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Private equity exploits the PIPE-line

CD&R and One Equity Partners have become the latest private equity firms to dip their toes in the public markets.

One Equity Partners, the private equity investment arm of JPMorgan Chase, and New York-based firm Clayton Dubilier & Rice have become the latest two private equity firms to find opportunity among publicly listed companies.

I don't think PIPEs will provide a regular source of investment, because it is not control and that is definitely a departure for us.

Jamie Rubin, BC Partners

One Equity will buy $75 million of newly issued shares in ArthroCare, a listed medical device company. The proceeds will be used among other things to pay down debt, Arthrocare’s acting president and chief executive officer, David Fitzgerald, said in a statement.

CD&R, meanwhile, has made a $250 million PIPE – a private investment in public equities – in NCI Building Systems, a NYSE-listed business that supplies components to the building industry.

The investment from CD&R’s eighth fund is “part of a comprehensive solution to address NCI’s significant near term debt repayment obligations, reduce the debt by $323 million and position the company for future growth”, the firm said in a statement.

“We are convinced the CD&R Fund’s investment, while unfortunately very dilutive, is in the best interests of our shareholders,” said Norman Chambers, president and chief executive officer of NCI. He added that as well as reducing the firm’s financial risk in the short term, the investment would bring operational performance improvements as the economic environment improves.

CD&R’s deal follows a $350 million investment in June by London-based private equity firm BC Partners in another NYSE-listed business: Office Depot. In what was its first US deal, BC Partners acquired an effective stake of around 20 percent in the office supplies company.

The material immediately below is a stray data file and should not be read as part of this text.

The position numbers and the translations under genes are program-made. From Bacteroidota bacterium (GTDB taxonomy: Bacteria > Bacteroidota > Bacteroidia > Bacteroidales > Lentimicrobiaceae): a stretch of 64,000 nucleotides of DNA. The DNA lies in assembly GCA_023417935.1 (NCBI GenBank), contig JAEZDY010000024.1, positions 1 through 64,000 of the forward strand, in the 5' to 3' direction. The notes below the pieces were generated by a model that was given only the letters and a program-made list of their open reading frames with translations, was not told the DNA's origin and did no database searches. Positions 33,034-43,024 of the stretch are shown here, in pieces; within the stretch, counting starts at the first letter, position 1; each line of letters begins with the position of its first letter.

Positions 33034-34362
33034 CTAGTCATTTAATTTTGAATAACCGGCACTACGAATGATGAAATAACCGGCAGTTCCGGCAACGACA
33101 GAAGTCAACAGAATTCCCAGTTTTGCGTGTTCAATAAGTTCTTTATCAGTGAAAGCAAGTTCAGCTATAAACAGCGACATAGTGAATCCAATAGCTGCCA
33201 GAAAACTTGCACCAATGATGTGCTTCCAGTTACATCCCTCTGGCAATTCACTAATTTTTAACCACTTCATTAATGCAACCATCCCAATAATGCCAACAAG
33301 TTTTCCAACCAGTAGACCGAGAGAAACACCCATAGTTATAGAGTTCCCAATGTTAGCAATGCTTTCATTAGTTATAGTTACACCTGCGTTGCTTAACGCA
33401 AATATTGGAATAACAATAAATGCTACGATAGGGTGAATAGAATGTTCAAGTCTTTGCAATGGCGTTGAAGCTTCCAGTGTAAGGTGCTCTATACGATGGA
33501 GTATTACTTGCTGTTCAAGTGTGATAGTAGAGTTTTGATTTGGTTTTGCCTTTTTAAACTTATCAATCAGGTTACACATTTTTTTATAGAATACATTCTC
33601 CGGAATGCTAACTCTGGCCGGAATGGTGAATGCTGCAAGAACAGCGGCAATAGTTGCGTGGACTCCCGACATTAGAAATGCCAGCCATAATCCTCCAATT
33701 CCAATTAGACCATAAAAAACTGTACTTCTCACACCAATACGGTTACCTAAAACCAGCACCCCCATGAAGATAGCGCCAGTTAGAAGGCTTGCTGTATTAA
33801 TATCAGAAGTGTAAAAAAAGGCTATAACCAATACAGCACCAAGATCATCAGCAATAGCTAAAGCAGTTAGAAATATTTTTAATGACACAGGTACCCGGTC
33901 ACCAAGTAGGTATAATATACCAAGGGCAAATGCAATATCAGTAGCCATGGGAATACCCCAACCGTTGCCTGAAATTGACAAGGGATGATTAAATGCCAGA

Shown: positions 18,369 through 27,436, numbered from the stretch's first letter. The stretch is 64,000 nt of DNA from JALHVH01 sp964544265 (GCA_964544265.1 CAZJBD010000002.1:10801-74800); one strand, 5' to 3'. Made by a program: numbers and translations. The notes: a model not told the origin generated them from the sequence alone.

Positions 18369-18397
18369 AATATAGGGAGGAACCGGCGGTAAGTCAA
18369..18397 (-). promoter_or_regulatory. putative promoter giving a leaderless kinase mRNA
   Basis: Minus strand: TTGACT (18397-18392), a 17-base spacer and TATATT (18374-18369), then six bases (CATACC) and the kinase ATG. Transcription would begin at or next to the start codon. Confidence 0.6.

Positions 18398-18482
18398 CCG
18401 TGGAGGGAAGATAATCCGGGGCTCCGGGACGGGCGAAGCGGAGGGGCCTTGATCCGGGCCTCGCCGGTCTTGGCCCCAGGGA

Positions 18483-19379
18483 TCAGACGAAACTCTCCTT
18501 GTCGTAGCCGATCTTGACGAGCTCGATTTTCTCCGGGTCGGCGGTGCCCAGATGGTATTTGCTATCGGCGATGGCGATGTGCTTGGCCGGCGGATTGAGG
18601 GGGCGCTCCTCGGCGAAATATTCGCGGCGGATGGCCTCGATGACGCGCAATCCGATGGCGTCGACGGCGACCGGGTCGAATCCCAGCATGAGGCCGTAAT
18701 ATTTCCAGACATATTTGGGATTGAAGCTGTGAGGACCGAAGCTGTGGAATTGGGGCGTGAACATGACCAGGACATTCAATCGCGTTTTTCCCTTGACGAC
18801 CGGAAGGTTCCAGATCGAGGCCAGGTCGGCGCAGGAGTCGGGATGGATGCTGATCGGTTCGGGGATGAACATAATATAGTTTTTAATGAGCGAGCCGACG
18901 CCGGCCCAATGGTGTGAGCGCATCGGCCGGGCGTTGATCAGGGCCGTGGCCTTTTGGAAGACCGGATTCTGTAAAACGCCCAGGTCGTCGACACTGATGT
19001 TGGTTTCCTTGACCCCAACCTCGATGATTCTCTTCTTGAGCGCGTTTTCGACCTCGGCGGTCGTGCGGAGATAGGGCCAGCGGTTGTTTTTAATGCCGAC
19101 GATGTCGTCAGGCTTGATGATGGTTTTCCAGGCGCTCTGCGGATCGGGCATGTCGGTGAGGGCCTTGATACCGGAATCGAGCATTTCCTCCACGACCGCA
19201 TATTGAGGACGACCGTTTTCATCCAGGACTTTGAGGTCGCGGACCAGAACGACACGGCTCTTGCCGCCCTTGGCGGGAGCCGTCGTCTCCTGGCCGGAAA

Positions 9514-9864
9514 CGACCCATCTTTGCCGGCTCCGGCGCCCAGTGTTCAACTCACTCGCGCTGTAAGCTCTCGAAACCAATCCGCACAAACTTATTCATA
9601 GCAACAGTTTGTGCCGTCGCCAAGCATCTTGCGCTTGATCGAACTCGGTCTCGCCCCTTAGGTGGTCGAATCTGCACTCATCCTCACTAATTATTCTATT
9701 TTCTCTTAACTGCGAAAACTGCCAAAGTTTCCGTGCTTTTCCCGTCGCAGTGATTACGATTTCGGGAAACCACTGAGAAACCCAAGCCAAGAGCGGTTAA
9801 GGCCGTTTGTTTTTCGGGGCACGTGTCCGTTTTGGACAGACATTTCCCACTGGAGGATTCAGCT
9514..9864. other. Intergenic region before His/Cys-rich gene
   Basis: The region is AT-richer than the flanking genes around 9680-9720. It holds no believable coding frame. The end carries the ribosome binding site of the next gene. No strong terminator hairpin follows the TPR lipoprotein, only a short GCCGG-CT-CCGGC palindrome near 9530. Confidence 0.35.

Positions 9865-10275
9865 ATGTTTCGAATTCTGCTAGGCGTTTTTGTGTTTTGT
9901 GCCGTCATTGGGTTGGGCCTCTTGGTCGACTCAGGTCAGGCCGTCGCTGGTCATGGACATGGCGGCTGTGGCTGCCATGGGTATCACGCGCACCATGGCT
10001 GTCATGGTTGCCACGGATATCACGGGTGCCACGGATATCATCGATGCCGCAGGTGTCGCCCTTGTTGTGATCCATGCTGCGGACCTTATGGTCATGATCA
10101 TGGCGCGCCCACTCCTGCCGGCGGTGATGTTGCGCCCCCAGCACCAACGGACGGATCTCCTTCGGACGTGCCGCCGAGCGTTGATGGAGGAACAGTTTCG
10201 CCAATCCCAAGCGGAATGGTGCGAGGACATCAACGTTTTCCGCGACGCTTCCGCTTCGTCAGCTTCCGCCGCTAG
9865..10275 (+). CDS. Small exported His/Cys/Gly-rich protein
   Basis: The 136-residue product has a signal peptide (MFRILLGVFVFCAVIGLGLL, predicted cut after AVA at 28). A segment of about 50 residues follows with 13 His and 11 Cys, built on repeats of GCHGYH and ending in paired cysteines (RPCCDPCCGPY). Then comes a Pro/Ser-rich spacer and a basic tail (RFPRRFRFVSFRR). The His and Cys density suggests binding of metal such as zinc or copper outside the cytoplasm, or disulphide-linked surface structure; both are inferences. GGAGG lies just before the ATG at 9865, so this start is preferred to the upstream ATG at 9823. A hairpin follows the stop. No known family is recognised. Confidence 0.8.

Increased interest from private equity firms in publicly-traded companies is symptomatic of an environment in which scarcity of credit has made leveraged buyouts of large businesses difficult to execute.

While PIPE deals provide one way of putting unleveraged capital to work, they are only one of a number of alternative structures for buyout firms to make unleveraged investments. Jamie Rubin, a senior partner at BC Partners in New York who now sits on the Office Depot board, is not expecting a rash of PIPEs from his firm. “I don’t think PIPEs will provide a regular source of investment, because it is not control and that is definitely a departure for us,” he told sister publication Private Equity International, “We are going to be awfully discriminating about how many of these we do, but you’ll probably see other creatively structured control investments.”

These and other PIPEs, such as the $115 million investment by Los Angeles-based private equity firm Yucaipa Companies in supermarket chain Great Atlantic & Pacific Tea and TPG’s $180 million investment in roofing business Armstrong World Industries – both earlier this month – are indicative of an increased willingness by private equity firms to put money to work in the public arena.